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Thursday, May 06, 2021

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URPD working to equip officers with body cameras

<p>A police cruiser for the University of Richmond Police Department, who will not be specifically targeting curfew breakers, said Dave McCoy, UR chief of police.</p>

A police cruiser for the University of Richmond Police Department, who will not be specifically targeting curfew breakers, said Dave McCoy, UR chief of police.

The University of Richmond Police Department is working to have a proposal approved by UR to obtain body cameras that would be worn by all police officers on campus, according to a February email sent out by URPD Chief of Police David McCoy.

McCoy's email was addressed specifically to students and was sent following two then-recent verbal incidents that occurred among students, a security officer and a police officer. In the email, he detailed steps URPD was taking to prevent future incidents and create a more inclusive community, including developing a proposal to obtain body cameras for police officers.

URPD has been looking to integrate body cameras for "quite some time," McCoy said, as doing so has become more common in national and local municipalities -- including in the Virginia Commonwealth University Police Department, whose officers began wearing cameras in 2015. 

McCoy could not provide a specific timeframe for when the body cameras will become live, saying only that URPD "continue[s] to work towards approval.”

The incidents referenced in the February email did not directly prompt the camera proposal, McCoy said. Instead, they provided an opportunity to propose implementing body cameras and show how cameras can deescalate a negative interaction, he said.

“If [using body cameras] helps change behaviors on both the individual involved and the officer and it provides some light from both sides, I think it's a win-win for the entire community,” McCoy said.

Currently, URPD is determining which body camera vendor to enroll with and how to train officers to use the cameras, McCoy said.

URPD wants to ensure the vendor they end up choosing provides them with the flexibility to use the cameras for a period of two to three years if URPD no longer feels that they are necessary, McCoy said.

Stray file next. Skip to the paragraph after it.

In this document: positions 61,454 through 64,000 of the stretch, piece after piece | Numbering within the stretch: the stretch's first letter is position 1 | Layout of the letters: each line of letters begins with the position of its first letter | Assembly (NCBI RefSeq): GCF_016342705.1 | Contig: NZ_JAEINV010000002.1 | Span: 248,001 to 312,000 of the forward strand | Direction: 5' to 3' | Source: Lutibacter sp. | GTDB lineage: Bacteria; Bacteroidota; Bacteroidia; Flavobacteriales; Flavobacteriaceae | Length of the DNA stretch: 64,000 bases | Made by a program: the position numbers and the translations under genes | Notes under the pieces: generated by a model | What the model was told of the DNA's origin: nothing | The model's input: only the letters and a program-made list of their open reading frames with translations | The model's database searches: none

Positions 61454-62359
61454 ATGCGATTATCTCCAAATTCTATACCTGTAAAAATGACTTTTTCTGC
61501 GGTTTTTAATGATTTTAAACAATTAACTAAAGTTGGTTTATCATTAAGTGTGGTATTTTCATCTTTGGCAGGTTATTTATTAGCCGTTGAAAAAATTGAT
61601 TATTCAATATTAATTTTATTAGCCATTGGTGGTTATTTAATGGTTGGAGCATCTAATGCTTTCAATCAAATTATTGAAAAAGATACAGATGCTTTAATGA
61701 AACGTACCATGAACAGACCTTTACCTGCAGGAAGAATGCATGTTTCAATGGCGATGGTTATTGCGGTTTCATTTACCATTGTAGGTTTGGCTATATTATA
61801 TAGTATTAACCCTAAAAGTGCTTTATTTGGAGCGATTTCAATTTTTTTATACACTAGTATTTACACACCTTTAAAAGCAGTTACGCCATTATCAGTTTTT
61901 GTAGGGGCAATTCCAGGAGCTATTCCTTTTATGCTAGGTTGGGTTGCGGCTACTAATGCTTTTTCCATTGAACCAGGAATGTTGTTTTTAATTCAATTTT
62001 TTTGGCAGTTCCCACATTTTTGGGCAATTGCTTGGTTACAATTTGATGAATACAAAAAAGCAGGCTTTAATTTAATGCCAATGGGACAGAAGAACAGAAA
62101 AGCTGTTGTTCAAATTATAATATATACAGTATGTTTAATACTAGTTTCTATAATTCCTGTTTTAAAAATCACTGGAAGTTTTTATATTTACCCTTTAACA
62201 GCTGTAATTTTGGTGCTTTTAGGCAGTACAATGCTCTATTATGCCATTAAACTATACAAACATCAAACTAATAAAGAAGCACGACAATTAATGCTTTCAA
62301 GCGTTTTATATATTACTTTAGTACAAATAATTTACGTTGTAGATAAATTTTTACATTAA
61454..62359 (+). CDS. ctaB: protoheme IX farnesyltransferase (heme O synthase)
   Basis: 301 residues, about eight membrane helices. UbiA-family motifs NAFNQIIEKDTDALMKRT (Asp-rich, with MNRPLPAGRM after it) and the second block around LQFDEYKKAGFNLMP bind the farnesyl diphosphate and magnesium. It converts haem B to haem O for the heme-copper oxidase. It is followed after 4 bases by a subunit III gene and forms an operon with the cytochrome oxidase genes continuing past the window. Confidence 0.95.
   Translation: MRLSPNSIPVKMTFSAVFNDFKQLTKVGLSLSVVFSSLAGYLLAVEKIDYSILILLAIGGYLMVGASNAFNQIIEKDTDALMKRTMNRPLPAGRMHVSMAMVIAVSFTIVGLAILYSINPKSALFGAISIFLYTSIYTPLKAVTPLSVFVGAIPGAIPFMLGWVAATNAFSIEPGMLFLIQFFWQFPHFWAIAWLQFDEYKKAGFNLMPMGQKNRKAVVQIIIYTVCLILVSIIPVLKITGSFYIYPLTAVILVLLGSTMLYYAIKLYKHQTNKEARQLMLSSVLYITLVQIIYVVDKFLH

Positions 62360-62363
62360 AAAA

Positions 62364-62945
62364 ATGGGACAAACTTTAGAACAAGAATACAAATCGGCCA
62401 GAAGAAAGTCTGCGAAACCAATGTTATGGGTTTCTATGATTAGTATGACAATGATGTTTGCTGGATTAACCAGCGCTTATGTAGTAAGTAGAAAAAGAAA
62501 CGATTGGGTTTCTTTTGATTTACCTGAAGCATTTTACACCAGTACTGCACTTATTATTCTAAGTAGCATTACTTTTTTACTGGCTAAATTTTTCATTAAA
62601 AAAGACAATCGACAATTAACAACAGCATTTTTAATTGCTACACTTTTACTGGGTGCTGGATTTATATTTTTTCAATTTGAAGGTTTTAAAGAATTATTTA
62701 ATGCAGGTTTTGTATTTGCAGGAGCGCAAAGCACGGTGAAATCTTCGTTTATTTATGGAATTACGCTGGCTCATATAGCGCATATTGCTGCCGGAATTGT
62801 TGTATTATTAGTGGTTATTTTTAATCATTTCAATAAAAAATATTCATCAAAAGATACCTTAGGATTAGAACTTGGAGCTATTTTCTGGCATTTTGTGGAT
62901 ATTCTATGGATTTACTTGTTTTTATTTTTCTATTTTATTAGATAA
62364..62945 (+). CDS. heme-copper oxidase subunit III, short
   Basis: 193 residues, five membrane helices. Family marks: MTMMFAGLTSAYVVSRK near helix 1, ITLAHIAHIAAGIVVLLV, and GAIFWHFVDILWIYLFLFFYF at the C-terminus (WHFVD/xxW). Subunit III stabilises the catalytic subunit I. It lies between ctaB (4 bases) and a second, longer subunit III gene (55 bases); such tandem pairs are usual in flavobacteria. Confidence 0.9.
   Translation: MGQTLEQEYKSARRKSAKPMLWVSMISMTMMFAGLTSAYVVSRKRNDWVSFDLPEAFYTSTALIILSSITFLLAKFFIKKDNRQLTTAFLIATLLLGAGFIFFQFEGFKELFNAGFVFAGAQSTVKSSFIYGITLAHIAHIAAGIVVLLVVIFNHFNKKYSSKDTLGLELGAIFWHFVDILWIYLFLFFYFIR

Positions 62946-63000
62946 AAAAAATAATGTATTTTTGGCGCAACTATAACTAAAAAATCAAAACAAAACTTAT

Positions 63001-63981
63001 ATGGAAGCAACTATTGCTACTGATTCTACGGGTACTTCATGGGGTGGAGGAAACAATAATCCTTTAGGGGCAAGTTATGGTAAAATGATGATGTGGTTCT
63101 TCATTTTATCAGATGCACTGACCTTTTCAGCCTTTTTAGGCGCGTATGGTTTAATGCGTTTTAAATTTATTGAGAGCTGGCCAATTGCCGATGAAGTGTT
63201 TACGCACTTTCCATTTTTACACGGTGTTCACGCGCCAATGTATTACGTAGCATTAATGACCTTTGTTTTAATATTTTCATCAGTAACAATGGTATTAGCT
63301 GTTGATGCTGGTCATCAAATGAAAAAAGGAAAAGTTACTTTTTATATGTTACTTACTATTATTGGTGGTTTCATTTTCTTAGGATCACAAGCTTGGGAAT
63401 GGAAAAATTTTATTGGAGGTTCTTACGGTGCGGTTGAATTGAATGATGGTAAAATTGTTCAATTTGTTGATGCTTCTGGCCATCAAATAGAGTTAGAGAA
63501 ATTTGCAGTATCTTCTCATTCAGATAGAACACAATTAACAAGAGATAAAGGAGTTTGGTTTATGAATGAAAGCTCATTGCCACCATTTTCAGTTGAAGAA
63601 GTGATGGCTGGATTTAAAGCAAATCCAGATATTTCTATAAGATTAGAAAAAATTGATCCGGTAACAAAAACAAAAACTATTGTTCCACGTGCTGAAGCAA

“We’d need to get the community involved and ask them, ‘How do you feel about officers carrying cameras around?’'' McCoy said. “We’d see if we wanted to continue this down the road or [whether] we have a comfort level where they’re not needed anymore.”

One obstacle URPD might face in using body cameras would be an incident when an officer does not have their camera on -- whether intentionally or by accident, McCoy said. 

URPD officer Renee Walcott agreed with this concern, and said there was a learning curve officers would have to go through with using body cameras. 

Walcott has been working in the police force for over 20 years at various agencies, she said. She supports the body camera proposal and said wearing a body camera would not bother her at all. 

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“Body cameras are a very good way to be transparent,” Walcott said. “What I do for a living -- dealing and talking with people, whatever the circumstance might be -- I don’t have any issue with that being recorded.”

Walcott said that along with providing transparency, body cameras would also be effective in determining the true character of a police officer on staff because the cameras could document an officer’s everyday actions and conversations. 

“You want to know [the character of] your people,” Walcott said. “I think cameras would help us just know exactly who we have working here.” 

Regenia Miller, a junior at UR, said that equipping URPD officers with body cameras would be helpful for behavioral purposes.

“I think it's very fair and responsible,” Miller said. “I think that because we have our own police department that body cams would be helpful, given how many other departments around the country have body cams just for the sake of accountability.”

In the most recent survey published by the Bureau of Justice Statistics, around half of the 12,267 local police departments in the United States had body cameras in 2016. Among police departments with over 500 employees, 70 percent used body cameras. Projections estimated a 10% increase in body camera use in the U.S. both in 2017 and 2018. 

Miller said the cameras would help make a safer environment specifically for students of color.

“When a student is obviously being deviant from conduct or anything like that -- what is that officer telling the student?" Miller said about interactions students of color face with URPD. "Are they always reporting everything that needs to be reported?

“I think that’s what body cams would be helpful for.”

Contact sports editor Krystian Hajduczka at krystian.hajduczka@richmond.edu.

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